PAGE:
Category Archives: VISUALS

China Sea Territory Disputes (source: Money Morning, NPR, google news)

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Filed under Brunei, China, Foreign policy, Malaysia, Myanmar/Burma, Philippines, USA, Vietnam, VISUALS, water

China’s Trade with the Five GMS Countres 1990-2011

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Yunnan Province and Its City Circles and Border Economic Zones

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This is a map of Yunnan province, its city circles, and border economic zones.  Yunnan borders Vietnam, Laos, and Myanmar.

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Filed under China, Economic development, GMS, VISUALS, Yunnan Province

The Growing Transport Network and Dams on in the Greater Mekong Subregion

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Filed under ASEAN, Current Events, Foreign policy, GMS, VISUALS, water

Map of the Greater Mekong Subregion (GMS)

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Filed under GMS, VISUALS

Air pollution and Kunming’s prevailing rainy season wind patterns

Anning PetroChina

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This image shows prevailing wind patterns during Kunming’s rainy season which runs roughly from May to October.  Strong southwesterly winds bring monsoons from the Bay of Bengal over the Burmese landmass into Yunnan province.

The red rectangle in the southwest corner is the site of the PetroChina oil refinery, the focus of a series of recent environmental protests by concerned Kunming residents.  GoogleMaps has detailed imagery of construction site’s layout.  The purple area to the north is Kunming’s city center, determined by the area inside of Kunming’s 2nd ring road and home to a population of approximately 2.5mn.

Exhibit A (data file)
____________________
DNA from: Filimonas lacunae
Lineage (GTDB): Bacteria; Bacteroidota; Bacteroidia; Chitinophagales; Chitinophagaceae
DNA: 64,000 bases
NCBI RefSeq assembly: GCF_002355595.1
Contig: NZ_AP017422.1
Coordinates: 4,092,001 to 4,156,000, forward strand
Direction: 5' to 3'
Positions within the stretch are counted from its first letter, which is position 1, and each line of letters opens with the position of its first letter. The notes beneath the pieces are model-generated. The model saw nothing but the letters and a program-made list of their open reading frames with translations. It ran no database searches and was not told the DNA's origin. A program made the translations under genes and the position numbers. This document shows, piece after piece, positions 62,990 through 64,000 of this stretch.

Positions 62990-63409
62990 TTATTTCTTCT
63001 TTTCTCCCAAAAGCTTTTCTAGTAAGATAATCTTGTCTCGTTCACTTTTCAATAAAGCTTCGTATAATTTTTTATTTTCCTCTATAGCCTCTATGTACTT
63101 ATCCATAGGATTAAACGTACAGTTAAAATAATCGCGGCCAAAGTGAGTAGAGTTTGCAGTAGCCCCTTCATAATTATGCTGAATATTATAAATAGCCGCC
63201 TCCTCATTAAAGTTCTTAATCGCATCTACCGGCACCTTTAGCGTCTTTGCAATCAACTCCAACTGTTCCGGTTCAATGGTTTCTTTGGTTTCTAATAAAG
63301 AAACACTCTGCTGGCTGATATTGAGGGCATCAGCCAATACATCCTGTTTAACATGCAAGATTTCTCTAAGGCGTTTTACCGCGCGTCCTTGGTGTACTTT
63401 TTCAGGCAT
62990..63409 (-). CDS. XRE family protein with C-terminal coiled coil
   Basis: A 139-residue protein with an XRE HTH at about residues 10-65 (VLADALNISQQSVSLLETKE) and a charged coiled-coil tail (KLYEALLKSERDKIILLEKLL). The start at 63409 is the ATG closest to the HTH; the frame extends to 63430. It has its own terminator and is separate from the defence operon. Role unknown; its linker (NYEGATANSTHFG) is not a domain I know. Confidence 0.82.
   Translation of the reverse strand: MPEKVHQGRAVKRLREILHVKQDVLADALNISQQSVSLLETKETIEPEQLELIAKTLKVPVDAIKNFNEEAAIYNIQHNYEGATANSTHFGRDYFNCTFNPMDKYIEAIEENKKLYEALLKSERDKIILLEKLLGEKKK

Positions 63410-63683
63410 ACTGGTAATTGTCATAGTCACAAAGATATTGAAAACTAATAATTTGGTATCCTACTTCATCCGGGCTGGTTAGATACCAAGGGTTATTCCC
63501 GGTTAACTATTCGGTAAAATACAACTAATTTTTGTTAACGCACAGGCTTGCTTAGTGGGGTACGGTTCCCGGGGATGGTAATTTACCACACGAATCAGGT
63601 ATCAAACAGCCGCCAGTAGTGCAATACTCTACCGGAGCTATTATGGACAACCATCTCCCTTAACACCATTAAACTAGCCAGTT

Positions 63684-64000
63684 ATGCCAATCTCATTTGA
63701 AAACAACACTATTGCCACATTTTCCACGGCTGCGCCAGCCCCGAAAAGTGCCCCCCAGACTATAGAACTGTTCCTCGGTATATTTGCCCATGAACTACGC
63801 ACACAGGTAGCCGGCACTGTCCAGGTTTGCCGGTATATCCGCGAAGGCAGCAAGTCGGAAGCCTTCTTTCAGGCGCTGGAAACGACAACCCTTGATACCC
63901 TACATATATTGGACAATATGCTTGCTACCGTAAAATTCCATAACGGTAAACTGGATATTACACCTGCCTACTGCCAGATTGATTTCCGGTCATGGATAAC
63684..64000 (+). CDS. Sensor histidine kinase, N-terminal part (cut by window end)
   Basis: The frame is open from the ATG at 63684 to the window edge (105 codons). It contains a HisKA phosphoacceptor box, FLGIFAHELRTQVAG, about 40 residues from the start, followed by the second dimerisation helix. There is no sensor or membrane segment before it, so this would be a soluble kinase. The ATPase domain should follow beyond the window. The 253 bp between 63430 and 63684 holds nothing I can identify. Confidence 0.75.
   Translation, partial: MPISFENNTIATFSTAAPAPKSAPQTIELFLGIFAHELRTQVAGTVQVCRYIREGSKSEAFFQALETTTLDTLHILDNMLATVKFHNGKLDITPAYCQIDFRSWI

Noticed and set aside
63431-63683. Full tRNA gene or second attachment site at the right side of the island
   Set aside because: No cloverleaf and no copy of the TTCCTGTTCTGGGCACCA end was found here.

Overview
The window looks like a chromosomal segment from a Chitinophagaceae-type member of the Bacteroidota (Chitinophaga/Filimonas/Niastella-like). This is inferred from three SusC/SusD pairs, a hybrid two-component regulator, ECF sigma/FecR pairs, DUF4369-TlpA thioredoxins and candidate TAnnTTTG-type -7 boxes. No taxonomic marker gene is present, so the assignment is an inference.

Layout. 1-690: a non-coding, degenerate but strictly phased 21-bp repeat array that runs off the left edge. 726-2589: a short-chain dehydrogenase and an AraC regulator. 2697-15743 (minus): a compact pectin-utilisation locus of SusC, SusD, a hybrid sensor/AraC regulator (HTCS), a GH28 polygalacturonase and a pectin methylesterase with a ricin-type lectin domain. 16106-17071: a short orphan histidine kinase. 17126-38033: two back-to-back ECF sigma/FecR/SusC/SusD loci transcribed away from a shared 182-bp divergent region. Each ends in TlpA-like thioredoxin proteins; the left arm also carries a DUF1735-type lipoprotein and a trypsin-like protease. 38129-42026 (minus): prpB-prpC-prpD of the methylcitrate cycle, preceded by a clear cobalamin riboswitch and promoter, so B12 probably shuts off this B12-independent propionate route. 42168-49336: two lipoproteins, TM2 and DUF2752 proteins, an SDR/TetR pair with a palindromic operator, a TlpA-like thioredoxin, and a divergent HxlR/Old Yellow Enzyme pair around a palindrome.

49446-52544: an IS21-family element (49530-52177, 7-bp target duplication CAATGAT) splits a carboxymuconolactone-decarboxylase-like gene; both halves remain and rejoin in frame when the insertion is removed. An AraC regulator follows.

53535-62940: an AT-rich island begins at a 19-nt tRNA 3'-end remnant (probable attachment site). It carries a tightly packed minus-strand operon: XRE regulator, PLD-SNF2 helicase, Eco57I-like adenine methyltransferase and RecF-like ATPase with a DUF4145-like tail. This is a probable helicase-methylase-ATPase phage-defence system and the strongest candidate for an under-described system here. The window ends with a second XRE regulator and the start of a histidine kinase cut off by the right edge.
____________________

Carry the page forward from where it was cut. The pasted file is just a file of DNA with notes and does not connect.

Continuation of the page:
Winds passing over the 10 million ton PetroChina oil refinery will send toxic pollutants directly over Anning city and Kunming’s most populated urban districts.  Anning is Kunming’s largest satellite city with an urban population of 100,000.  Kunmingers often drive to Anning to soak in its famous hot springs (also predictably in the pollution path), but in the last 10 years, most of Kunming’s heavy industry moved to Anning in an attempt to reduce pollution in the Dianchi Lake watershed.

After passing over Anning, winds become more concentrated and pick up speed to shoot through three passes in the Xishan (Western Hills) mountain range.  The solid line represents the most voluminous wind channel.  It doesn’t take an expert to see that the oil refinery site was chosen at the most optimal point for dumping pollution onto Kunming.  Perhaps this is why city officials are reluctant to release data from the project’s legally mandated environmental impact assessment.

To make matters worse, a strong southerly lake effect wind, constrained by Kunming’s eastern hills, pushes all westerly winds northward into the city center as they break over Xishan mountain range.  This guarantees that nearly all winds that pass over the oil refinery site through Kunming’s downtown and finally into the city’s north district, home of an additional 1.5mn residents.  Kunming’s north district, currently undergoing a major urban facelift, is planned as one of the city’s new core urban centers with a projected population of 3 to 4 million residents by 2020.

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Filed under China, Current Events, Economic development, Energy, Environment and sustainability, Uncategorized, VISUALS